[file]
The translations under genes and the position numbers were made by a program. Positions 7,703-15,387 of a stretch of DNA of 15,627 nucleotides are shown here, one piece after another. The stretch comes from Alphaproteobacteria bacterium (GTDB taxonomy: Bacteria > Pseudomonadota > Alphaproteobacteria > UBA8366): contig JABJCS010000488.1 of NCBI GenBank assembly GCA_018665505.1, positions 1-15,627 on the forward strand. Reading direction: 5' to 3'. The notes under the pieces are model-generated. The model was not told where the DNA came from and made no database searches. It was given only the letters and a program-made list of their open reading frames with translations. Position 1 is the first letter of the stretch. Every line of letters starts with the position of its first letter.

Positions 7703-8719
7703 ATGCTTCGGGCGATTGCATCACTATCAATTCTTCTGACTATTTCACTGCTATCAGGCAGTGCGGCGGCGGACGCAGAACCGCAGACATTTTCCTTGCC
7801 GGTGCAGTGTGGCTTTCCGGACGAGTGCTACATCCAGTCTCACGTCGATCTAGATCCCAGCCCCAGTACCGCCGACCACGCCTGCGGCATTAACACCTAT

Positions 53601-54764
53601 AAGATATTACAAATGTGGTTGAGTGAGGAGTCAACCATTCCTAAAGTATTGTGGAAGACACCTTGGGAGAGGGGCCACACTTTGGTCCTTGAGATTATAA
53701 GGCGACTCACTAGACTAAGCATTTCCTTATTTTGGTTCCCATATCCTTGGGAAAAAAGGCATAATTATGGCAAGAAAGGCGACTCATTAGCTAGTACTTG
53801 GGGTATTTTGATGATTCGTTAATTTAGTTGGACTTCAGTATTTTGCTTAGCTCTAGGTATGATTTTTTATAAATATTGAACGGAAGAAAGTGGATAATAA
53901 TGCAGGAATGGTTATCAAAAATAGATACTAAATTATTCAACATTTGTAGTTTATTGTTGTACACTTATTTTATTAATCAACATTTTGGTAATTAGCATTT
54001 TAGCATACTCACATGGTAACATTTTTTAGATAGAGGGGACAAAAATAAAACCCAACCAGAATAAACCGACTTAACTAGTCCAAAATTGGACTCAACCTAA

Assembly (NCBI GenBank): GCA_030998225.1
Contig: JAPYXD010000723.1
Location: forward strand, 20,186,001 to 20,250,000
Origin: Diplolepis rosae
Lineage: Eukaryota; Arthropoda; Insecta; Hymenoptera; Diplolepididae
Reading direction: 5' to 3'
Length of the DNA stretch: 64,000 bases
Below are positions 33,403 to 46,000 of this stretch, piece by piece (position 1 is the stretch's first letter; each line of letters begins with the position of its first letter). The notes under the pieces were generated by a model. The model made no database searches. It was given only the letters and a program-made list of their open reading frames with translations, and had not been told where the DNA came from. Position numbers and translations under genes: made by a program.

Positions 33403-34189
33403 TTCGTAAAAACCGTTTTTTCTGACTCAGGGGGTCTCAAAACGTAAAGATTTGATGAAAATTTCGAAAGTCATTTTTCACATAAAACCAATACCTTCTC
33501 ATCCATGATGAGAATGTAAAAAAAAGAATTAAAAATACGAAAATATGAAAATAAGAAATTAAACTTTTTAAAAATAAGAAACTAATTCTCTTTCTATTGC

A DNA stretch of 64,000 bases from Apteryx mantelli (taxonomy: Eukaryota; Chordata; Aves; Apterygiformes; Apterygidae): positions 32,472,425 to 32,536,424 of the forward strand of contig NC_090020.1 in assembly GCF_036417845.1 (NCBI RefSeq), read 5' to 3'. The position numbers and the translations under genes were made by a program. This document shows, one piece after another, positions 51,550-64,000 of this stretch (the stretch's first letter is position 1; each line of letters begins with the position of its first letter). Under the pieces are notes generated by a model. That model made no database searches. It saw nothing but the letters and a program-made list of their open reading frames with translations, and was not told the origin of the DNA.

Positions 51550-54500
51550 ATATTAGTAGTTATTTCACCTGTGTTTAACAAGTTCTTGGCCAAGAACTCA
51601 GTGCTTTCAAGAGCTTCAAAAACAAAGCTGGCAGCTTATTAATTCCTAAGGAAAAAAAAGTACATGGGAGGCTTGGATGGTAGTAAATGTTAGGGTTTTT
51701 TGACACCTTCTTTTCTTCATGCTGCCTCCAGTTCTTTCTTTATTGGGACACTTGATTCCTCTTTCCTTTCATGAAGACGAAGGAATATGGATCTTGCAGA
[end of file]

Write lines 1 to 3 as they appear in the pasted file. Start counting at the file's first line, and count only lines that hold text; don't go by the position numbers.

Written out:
The translations under genes and the position numbers were made by a program. Positions 7,703-15,387 of a stretch of DNA of 15,627 nucleotides are shown here, one piece after another. The stretch comes from Alphaproteobacteria bacterium (GTDB taxonomy: Bacteria > Pseudomonadota > Alphaproteobacteria > UBA8366): contig JABJCS010000488.1 of NCBI GenBank assembly GCA_018665505.1, positions 1-15,627 on the forward strand. Reading direction: 5' to 3'. The notes under the pieces are model-generated. The model was not told where the DNA came from and made no database searches. It was given only the letters and a program-made list of their open reading frames with translations. Position 1 is the first letter of the stretch. Every line of letters starts with the position of its first letter.

Positions 7703-8719
7703 ATGCTTCGGGCGATTGCATCACTATCAATTCTTCTGACTATTTCACTGCTATCAGGCAGTGCGGCGGCGGACGCAGAACCGCAGACATTTTCCTTGCC